Lesvos is the center of the world at the moment.

All eyes are on the island that has welcomed more than half a million refugees in one year, since January 2015. Non-profit organizations and volunteers from all over the world are now on Lesvos offering their help. Journalists, documentarians and photographers cover the day to day action and the stories. Artists visit the island to get inspired by one of the biggest crises of our age. The locals, although struck by the economic crisis, help in any way they can: they cook for the refugees, donate clothes, shoes, medicines, home appliances, and form volunteer groups. There are families on the island who come from the shores across the sea: Aivali, Pergamos, Smyrni… They know how it is to be forced away from your home and arrive to a place where you own nothing, you have nowhere to live and you are a stranger. At the same time, the advent of all these people to the island has been beneficial for the local economy.


Photography supplied courtesy of Pavlos Avagianos.

Photograph supplied courtesy of Pavlos Avagianos.

Antonis Zeimpekis is at the frontline since it all started. As a local and as a Social Anthropologist at the local non-profit Iliaktida AMKE, he has seen it all from the beginning. We met him in Mytilene and asked him to share his story with us.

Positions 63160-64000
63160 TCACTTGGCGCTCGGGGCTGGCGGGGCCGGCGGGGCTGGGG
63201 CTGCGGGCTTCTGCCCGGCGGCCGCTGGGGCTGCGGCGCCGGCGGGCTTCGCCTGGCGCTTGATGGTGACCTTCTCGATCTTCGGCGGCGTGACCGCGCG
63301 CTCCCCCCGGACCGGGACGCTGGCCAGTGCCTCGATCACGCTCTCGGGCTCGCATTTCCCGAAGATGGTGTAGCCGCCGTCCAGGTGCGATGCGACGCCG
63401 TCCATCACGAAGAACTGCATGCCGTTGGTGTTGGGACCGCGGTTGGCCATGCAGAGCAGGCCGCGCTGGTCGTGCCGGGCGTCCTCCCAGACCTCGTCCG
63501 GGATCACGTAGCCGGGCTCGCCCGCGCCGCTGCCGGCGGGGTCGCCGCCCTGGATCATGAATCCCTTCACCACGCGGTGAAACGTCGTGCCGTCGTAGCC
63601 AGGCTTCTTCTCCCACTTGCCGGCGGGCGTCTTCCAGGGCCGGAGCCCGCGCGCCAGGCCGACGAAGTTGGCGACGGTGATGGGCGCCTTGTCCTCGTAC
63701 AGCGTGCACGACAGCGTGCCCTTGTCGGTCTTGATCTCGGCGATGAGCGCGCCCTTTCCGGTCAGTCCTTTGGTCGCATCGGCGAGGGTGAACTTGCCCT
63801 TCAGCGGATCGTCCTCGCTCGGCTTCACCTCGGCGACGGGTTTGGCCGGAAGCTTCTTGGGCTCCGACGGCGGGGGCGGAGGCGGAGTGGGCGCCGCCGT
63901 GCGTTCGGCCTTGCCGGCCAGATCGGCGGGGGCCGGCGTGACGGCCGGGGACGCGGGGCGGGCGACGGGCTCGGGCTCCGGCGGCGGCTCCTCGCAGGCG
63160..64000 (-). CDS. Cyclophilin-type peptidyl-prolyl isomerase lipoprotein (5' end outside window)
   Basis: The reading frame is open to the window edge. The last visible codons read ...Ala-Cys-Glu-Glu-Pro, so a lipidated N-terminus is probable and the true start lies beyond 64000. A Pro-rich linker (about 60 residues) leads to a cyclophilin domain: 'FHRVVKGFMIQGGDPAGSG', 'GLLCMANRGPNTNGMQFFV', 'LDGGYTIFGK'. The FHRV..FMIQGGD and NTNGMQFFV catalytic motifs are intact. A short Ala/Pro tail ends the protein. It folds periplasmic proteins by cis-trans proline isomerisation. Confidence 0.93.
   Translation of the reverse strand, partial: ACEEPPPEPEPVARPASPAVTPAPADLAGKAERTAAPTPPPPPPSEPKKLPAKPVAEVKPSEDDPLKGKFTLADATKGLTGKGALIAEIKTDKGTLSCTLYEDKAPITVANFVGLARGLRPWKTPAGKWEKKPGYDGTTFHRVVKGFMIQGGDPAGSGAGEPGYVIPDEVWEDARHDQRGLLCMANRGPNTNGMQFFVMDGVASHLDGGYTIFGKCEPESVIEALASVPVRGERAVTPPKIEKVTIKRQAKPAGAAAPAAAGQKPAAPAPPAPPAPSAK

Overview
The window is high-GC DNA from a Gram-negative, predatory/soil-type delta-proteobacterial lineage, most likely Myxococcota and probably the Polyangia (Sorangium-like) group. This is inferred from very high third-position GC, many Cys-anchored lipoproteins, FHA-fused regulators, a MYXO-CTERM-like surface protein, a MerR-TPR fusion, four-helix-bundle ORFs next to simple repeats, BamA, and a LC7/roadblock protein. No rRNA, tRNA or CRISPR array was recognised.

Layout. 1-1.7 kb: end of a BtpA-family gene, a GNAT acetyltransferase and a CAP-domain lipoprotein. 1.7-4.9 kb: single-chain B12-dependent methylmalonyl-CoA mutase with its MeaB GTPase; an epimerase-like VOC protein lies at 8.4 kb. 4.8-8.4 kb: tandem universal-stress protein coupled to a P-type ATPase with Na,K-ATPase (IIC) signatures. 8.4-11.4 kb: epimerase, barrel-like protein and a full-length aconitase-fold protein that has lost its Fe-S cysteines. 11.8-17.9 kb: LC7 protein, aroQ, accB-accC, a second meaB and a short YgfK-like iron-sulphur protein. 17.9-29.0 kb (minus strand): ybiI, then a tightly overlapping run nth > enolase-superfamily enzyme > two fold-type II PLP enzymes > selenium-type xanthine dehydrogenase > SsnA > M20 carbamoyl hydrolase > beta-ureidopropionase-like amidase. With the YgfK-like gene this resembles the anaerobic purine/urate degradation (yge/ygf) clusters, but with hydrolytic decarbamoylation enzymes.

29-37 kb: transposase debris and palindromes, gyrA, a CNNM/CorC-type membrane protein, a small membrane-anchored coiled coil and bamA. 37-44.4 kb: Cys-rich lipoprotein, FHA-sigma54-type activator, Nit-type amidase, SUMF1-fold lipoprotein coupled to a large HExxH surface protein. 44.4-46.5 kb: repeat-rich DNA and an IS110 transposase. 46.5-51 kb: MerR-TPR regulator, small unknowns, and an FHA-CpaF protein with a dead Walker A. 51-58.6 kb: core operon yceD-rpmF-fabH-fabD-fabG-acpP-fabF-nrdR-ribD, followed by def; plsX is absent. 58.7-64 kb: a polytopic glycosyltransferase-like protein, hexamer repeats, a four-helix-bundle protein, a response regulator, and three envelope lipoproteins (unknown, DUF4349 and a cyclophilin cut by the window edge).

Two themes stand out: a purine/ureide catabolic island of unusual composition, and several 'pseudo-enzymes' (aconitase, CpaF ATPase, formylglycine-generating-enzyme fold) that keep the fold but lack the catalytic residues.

Zeimpekis-Profile

 

When did you start working with Iliaktida and helping the refugees in Lesvos?

I started working at Iliaktida AMKE in December 2012 but I have been helping refugees in Mytilene since early 2000, when I was a student here.

“Lesvos has always been a passage for refugees. It is no coincidence that a percentage of its population settled here after the events of 1922 in Minor Asia.”

Lesvos, due to the island’s special geographical position, has always been a passage for refugees. It is no coincidence that a percentage of its population settled here after the events of 1922 in Minor Asia. When I first came to the island to study Social Anthropology, I saw that there was this issue and I wanted to help. At the beginning, I was helping along with other volunteers by gathering and distributing food, clothes and other needed materials. In 2012, and while I was still volunteering in different movements on the island, I was hired by Iliaktida AMKE as a Social Anthropologist to help vulnerable people and families on the island, including refugees.